What does royalty mean in the 21st century? As Dikshu Kukreja progresses on his journey with design, he meets with His Highness Yaduveer Krishnadatta Chamaraja Wadiyar, the Maharaja of Mysore. With a shared interest in Indian heritage and culture, the conversation delves deep into the mystery and history of ancient architecture and the heritage of this country. And all this at the location touted as the Buckingham Palace of India – the Mysore Palace!
“Coming from a background where we are aware of our heritage every day, I think it is most intrinsic and we notice it permeating through all our society. We look at it as something at the core of our DNA, right from the colour of our eyes to our hair, skin, and even the behavioural patterns that we inherit from our parents. Everything is heritage when you break it down,” says HH YKC Wadiyar.
In a creative field, the learning that one draws is inspired by and grasped through one’s heritage. These ancient towns and edifices have been some of the most prominent aspects of our civilisation; they not only represent an era but also are a form of narrative which is expressed through their magnificent interiors, murals and the exteriors of buildings too.
As a scion of the Royal House of Mysore, the young Maharaja continues to uphold its rich tradition and culture and continues his passion to preserve the culture of the Deccan over its 600 years of presence.
“I have always been passionate about the identity of Mysore and the Deccan. I think it is a unique aspect of India which is sometimes, not necessarily to a great extent but not to the extent we would like, highlighted across India. When you think of the romanticisation of an Indian place or its design aspects, it’s either Rajasthan or Gujarat that comes to your head, and not necessarily the Southern side of the country. However, we have our own unique identity in this sphere. I think highlighting and preserving that part of the heritage as well lends towards bringing the country to a global stage,” shares HH YKC Wadiyar.
Just like us humans, our buildings require diligent efforts for their preservation, conservation and, at times, restoration. Diving deeper into the conversation, Dikshu and His Highness share thoughts on the fundamental aspect of sustainability and how the perception towards sustainability needs to change both at the national and the global levels. “Well, certainly, we can do more. The question is not if we are doing much; we have to do a lot more as it is a matter of our future generations,” says HH YKC Wadiyar, adding “If we are to leave the world as good as our ancestors left for us, then no doubt we have to look at being environmentally friendly and sustainable. And I think that ties into heritage and aspects of design as well.”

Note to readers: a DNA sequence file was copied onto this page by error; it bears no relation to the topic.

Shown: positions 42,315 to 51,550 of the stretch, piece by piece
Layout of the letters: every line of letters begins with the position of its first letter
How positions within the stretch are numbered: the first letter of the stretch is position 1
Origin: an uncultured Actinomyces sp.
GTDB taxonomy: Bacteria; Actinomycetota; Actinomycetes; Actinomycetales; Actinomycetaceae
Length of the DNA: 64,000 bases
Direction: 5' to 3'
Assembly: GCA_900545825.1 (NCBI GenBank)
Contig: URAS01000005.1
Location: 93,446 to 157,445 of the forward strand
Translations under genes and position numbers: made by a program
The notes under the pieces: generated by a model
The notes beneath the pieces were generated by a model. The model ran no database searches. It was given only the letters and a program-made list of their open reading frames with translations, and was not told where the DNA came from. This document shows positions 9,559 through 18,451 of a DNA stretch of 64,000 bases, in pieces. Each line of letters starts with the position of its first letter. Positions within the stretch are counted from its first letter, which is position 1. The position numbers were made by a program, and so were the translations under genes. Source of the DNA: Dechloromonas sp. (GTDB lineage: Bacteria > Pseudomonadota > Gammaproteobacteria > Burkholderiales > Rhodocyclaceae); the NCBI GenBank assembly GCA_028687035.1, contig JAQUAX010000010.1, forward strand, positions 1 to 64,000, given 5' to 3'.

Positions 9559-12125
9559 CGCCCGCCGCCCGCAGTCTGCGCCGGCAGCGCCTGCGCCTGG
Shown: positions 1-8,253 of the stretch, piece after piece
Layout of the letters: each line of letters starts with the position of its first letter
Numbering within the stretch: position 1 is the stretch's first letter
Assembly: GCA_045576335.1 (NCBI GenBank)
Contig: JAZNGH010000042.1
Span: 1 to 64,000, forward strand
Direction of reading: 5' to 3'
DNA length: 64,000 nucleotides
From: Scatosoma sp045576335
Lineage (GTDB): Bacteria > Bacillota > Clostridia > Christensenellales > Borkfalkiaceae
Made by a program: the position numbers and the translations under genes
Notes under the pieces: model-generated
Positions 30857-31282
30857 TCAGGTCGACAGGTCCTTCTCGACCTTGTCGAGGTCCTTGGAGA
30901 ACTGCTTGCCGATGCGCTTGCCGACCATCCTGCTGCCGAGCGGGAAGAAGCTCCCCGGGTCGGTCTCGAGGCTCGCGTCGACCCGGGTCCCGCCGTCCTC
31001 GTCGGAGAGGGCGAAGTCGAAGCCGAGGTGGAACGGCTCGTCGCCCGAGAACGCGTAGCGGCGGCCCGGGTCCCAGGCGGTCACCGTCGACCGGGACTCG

India holds a plethora of rich heritage on her land and we have been a pioneer in high rise designs with majestic shikhars, sthambhs, darwazaas and much more. Our country had been pacing ahead in time through its pioneering engineering reservations and astounding architectural imaginations than its Western counterparts.
“One wonders sometimes, were our engineering skills better than what they are today? Fundamentally, somewhere we have gone wrong in the way choices have been made, whether on the design side or on the construction technology side. We seem to have just put sustainability aside completely and that is something which now really needs to be looked at,” opines Dikshu when discussing geographically- and weather-appropriate architectural designs and layouts in comparison to the modern elements that hamper natural ventilation and light that play a more important role.
Can we use this vast knowledge available at our disposal to create a new paradigm of memorable architecture? Watch the entire episode on www.designwithdikshu.com to learn more about preserving our heritage and how it can be interwoven into future development models.
Join Dikshu Kukreja in his journey of creating awareness towards design by following him on Twitter (@DikshuKukreja) and Instagram (@dikshukukreja) and spreading awareness about design. You can also directly connect with him and find answers to your to your design-related curiosities by using the hashtag #designwithdikshu on Instagram or Twitter.
I have always been passionate about the identity of Mysore and the Deccan. I think it is a unique aspect of India which is sometimes, not necessarily to a great extent but not to the extent we would like, highlighted across India. When you think of the romanticisation of an Indian place or its design aspects, it’s either Rajasthan or Gujarat that comes to your head, and not necessarily the Southern side of the country. However, we have our own unique identity in this sphere.
— HH YKC Wadiyar, Maharaja of Mysore